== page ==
The Unshocking Truth of How California's Transgender Law Works in Schools

The effort against the School Success and Opportunity Act has failed. Now what?
(Image: Design by Lauren Wade)
Feb 27, 2014· 3 MIN READ
Sarah Fuss is senior special projects editor at TakePart. She previously edited TakePart on MSN Causes and was a senior editor at Yahoo!

California election officials have given the thumbs-down to the effort to repeal the state's new transgender student rights law. The campaign did not collect enough verifiable signatures to put its referendum on the November ballot. With the School Success and Opportunity Act (A.B. 1266) safe for now, schools are focusing on the best ways to institute the law that went into effect Jan. 1 and gives transgender students the right to try out for sports teams and use bathrooms and locker rooms in accordance with their gender identity.

Masen Davis, executive director of the Transgender Law Center, has been fielding calls from California school administrators wanting to know the best practices for implementing the law. He explains that the change at schools is quieter than the public may think. "I'm not aware of any schools making big pronouncements," he says. "In general this is about making sure schools know how to work on an individual basis with students to ensure they have what they need to be successful in school based on their gender identity."

Davis relates the story of 16-year-old Ashton Lee, a student in Manteca who has been an outspoken supporter of the act. Lee was born female but lives his life and attends school as a boy. Yet, his school originally assigned him to the girls' gym class, in which he was made to choose between dance and aerobics. Because of the passage of A.B. 1266, Lee and his parents were able to meet with the school administrators and make a plan for him to join the boy’s P.E. class. Davis reports, "He’s doing so much better now that he can be consistent about his gender through the school day.”

At Redwood Heights Elementary School in Oakland, the rights enforced by A.B. 1266 are already established. Four years ago, principal Sara Stone found herself ahead of the law when a transgender student, who identified as male, and his family came to her to ask if he could use the boys' bathroom. "It was a no-brainer," Stone says. "We were like, 'Let's let him use the bathroom he needs to use.' " And there was zero falloutnot from parents or kids.

"I don’t necessarily think it’s because everyone is so open in Oakland," Stone says. "We certainly have people from all different religious backgrounds and beliefs; we’re a very diverse school. But I think the main thing is that at our school our goal is to create a welcoming and caring school community for all students, and this was one way we did it. And I think that all our families really appreciate that, because we’re doing that for all of our students.”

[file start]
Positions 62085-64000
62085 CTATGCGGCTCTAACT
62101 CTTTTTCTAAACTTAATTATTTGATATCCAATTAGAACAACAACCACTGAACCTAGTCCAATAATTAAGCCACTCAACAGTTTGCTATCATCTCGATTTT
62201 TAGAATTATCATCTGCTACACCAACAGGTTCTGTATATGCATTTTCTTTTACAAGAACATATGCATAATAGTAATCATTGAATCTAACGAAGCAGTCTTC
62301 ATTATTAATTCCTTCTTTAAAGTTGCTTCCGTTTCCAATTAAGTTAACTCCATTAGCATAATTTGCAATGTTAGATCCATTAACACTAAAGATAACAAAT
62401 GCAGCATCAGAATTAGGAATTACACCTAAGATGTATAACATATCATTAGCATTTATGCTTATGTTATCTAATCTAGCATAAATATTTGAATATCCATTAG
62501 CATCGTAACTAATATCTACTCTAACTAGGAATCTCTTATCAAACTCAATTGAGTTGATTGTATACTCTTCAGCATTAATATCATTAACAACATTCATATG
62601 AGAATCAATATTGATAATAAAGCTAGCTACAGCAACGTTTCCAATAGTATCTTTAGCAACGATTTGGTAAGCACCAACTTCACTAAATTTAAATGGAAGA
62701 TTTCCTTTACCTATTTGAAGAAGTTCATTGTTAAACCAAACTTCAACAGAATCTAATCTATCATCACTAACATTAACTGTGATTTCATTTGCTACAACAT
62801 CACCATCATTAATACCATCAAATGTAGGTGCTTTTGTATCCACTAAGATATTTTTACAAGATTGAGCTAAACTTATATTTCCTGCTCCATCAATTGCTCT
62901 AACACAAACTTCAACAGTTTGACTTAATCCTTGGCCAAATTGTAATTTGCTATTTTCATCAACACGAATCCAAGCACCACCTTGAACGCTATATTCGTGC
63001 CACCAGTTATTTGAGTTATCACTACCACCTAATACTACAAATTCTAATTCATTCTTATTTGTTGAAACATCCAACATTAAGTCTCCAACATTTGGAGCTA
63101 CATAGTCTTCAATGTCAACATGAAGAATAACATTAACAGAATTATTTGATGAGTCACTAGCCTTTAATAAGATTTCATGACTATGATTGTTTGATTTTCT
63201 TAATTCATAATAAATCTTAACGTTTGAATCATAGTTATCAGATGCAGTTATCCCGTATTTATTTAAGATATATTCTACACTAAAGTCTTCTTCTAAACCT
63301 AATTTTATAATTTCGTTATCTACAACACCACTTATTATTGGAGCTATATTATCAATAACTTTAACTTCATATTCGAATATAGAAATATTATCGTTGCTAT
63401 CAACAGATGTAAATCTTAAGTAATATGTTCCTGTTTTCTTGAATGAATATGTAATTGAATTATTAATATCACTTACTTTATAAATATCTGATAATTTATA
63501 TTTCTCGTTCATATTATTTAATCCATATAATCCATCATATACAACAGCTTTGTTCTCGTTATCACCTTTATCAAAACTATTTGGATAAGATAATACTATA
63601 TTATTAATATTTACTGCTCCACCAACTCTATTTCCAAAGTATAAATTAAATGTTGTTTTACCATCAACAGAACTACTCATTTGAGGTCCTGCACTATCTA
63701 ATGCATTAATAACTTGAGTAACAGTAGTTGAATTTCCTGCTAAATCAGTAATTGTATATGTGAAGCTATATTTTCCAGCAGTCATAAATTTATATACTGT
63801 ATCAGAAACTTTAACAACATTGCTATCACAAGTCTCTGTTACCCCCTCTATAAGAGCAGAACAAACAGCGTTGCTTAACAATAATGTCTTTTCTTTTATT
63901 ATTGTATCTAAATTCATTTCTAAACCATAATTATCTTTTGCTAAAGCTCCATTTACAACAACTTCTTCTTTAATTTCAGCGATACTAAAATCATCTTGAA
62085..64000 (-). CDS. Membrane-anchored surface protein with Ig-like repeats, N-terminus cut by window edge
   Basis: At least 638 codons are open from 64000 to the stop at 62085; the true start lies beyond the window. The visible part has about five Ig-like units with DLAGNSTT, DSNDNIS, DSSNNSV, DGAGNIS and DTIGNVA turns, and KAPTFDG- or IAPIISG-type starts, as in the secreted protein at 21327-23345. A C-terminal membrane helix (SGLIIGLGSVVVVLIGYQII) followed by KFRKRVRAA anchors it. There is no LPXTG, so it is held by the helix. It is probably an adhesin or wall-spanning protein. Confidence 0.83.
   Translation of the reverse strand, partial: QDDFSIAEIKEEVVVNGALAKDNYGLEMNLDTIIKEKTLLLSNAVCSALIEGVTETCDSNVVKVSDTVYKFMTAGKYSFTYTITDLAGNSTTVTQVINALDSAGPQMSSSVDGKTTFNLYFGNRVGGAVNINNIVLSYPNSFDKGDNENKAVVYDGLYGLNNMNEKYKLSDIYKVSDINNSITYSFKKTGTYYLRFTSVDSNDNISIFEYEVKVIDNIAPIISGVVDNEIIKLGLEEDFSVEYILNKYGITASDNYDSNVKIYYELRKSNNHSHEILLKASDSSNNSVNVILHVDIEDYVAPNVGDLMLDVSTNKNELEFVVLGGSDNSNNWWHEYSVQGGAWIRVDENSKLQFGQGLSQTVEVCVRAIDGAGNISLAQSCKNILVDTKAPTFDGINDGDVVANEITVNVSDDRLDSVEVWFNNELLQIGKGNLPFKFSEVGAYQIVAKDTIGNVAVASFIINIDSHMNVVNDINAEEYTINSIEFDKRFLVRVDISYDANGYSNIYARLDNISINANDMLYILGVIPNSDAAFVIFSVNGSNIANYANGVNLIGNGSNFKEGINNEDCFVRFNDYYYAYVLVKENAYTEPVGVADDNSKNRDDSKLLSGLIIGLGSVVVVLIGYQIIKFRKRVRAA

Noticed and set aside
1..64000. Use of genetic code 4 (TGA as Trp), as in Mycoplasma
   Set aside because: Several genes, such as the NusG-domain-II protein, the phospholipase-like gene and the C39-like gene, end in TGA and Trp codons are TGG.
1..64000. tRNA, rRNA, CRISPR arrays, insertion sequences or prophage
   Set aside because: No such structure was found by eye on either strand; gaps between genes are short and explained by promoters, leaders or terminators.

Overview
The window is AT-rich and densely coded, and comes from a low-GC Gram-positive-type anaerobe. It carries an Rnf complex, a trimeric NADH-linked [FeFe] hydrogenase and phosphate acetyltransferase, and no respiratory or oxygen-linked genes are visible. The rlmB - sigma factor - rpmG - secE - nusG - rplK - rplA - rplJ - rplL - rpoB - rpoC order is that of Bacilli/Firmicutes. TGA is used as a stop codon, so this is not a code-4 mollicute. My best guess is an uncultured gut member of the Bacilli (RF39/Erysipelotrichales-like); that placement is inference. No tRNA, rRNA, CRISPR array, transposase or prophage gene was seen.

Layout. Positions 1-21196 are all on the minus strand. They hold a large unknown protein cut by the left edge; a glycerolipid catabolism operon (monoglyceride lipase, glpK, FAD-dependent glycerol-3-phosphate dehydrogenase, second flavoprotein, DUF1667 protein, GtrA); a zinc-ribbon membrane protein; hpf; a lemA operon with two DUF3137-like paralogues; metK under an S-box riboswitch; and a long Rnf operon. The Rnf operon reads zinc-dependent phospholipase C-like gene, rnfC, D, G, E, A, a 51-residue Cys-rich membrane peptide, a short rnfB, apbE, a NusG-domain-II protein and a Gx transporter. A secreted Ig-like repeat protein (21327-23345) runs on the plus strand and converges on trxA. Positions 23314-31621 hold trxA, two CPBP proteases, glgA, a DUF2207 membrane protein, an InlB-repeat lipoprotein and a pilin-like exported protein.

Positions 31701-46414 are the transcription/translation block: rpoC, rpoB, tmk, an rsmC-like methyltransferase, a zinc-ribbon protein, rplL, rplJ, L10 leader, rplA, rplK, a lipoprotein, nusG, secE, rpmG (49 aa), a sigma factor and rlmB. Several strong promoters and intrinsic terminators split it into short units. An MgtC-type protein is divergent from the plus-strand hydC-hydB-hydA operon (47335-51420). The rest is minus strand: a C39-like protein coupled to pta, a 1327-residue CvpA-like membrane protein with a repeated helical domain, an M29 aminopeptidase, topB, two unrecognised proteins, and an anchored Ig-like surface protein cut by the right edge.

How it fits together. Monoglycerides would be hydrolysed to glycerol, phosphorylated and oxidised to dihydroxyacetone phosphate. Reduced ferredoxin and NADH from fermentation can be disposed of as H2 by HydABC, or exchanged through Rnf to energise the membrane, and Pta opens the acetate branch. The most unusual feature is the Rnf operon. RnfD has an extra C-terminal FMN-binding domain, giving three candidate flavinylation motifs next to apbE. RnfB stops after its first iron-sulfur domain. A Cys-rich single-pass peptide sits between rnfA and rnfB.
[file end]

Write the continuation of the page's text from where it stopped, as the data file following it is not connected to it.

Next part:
With that experience behind her, Stone has some ideas for how she would introduce the law at state schools unfamiliar with the needs of transgender students. It's a two-way approach. “I would recommend that the School Success and Opportunity Act goes into their parent handbook and policies, so that it’s just really clear and everyone gets that this is just what we do," she says. "And you continue to work case by case, and you really support each child. A best practice I’m proud of at our site is that we really do focus on social emotional needs of every student and we really pay attention to who our kids are. So I think it’s both. You have to do both.”

Those social emotional needs are more important than people may realize: The attempted suicide rate in the transgender community is 40 percent, 10 times higher than that of the general population.

California Gov. Jerry Brown signed the act last August. That same month the repeal effort was launched under the name Privacy for All Students, a coalition of religious groups, parents, and students, and by December it had turned in 619,387 petition signatures, of which 504,760 would have to be verified by county officials to land a referendem on the state ballot. On Tuesday, signature verifications came up 17,276 short.

Privacy for All Students did not respond to our request for an interview yesterday, but a recent post written by Danielle Cullum on the group's website said, "At Privacy for All Students we are preparing for the next stage of the battle," which will be a dispute of those rejected signatures that the campaign believes, "will not survive a legal challenge." At the end of her post, Cullum writes, "While so many of us want to be compassionate to those that feel that biology has betrayed them, we can’t help but notice that we are living the modern equivalent of the Emperor’s New Clothes."

The potential for student discomfort caused by co-ed nudity has been the focus of the opposition, and that's one of the reasons Davis says the Transgender Law Center is pointing educators to California's school board policy. "California has already issued guidance that helps schools handle requests by transgender students, and it works with all students around privacy concerns," he says. "For example, if someone is concerned about the privacy in the locker room, investing 50 cents in a curtain that anyone can use can go a long way."

This article was created as part of the social action campaign for the documentary TEACH, produced by TakePart's parent company, Participant Media, in partnership with Bill and Melinda Gates.